2. I am a firm believer of “don’t go above your boss unless you absolutely have to.” I say this because you REALLY don’t know how close your boss and their boss are. I did this a long time ago and learned the hard way after some time in the dog house. You need to have the discussion with your boss. If you don’t like what they have to say and have a good reason to back it up, then you tell them you would like to bring their boss into it. They will know anyway if you go above their head, and in most cases doing so without their knowledge makes you both look bad.

    3. Totally agree, but you need to make the decision on if you want to be a part of this organization. If they are going to be your boss and they don’t know the answers to your questions, maybe better to wait a month or so until their job becomes available!

    4. Some organizations just aren’t right for some people. If you hate being inside all day, don’t work in an office environment that even when you move up you are in a corner office. If you don’t like to talk to people, don’t work in a marketing environment. Experience is great, but not at the expense of your personality. (Personal note, working for the FBI does sound AWESOME!)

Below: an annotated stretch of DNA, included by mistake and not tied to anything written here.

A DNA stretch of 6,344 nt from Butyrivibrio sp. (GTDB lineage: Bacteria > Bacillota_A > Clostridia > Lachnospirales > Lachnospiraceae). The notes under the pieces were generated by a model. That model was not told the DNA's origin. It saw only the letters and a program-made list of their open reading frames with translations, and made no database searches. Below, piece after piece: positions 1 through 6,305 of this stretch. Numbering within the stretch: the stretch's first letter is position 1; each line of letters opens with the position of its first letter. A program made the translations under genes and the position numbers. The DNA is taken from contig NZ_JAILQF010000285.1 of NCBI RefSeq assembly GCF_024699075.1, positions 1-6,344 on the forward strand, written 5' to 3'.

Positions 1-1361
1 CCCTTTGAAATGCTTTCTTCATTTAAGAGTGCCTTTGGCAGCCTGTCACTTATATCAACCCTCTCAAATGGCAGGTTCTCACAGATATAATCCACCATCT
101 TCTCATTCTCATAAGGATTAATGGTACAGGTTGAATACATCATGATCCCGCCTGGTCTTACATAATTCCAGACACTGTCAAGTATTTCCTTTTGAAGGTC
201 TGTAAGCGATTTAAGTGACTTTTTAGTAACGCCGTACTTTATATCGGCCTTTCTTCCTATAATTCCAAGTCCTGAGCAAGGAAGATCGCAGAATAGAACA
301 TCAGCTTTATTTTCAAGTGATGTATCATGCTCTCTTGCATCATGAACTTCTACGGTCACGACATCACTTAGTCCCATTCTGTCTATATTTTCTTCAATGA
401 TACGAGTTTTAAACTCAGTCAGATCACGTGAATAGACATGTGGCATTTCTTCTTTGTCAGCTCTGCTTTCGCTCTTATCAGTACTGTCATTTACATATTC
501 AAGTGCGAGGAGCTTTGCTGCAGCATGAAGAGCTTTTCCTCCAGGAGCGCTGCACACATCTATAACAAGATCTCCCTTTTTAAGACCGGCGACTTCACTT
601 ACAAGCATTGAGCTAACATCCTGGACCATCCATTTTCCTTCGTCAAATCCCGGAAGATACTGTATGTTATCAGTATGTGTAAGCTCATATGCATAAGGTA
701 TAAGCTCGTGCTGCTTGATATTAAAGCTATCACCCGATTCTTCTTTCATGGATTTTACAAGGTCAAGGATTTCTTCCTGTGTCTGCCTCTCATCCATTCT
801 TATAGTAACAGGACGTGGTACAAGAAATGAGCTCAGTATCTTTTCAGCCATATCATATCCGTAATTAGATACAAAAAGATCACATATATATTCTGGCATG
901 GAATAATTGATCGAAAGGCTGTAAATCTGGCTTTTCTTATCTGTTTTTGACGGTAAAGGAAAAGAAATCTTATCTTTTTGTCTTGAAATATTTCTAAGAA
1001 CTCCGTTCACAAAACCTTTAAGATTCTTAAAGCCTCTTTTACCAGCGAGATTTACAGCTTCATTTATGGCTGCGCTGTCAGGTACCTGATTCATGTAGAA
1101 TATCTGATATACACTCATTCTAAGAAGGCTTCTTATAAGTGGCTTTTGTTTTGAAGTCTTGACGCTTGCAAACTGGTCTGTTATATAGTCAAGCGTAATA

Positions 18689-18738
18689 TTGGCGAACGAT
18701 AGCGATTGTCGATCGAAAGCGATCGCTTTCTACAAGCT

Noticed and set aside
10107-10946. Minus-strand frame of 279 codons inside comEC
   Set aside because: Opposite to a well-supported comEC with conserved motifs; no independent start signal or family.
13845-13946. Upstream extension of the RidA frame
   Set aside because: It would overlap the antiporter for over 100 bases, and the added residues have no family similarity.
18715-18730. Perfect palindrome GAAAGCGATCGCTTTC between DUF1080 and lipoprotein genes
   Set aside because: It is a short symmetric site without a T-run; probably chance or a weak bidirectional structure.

5. Totally agree. If your boss or your environment sucks, don’t let yourself be on that level. It may make you unpopular in the short term, but in the long term it will define who you are.

    6. Always be on the lookout for that next opportunity. I have had job offers in grocery stores! You never know who that person is you are talking to. I have people who look like ditch diggers that turned out to b the heads of some very powerful companies, they just like to work with everyone else. Active or passive, you have to always keep your mind open AND be personable.

    I have worked with both encouraging bosses and TOXIC bosses. The way you deal with it defines you. It defines your reputation, your perspective and most importantly your future. I love you post and look forward to more!

  3. I have to agree with Rob. I’ve always been a fan of being direct and bold with bosses. You need to be professional but if you can’t be frank with their boss are they being frank with their boss? Sounds like a doomed company where people can’t tell the truth.

    If you can’t do this with your boss, get a new job. Or a new boss. 😉

  4. I want to address the annual review part of the blog.

    In JJ premium there is a job journal, where you can log your activities and accomplishments (it’s under the Tools menu).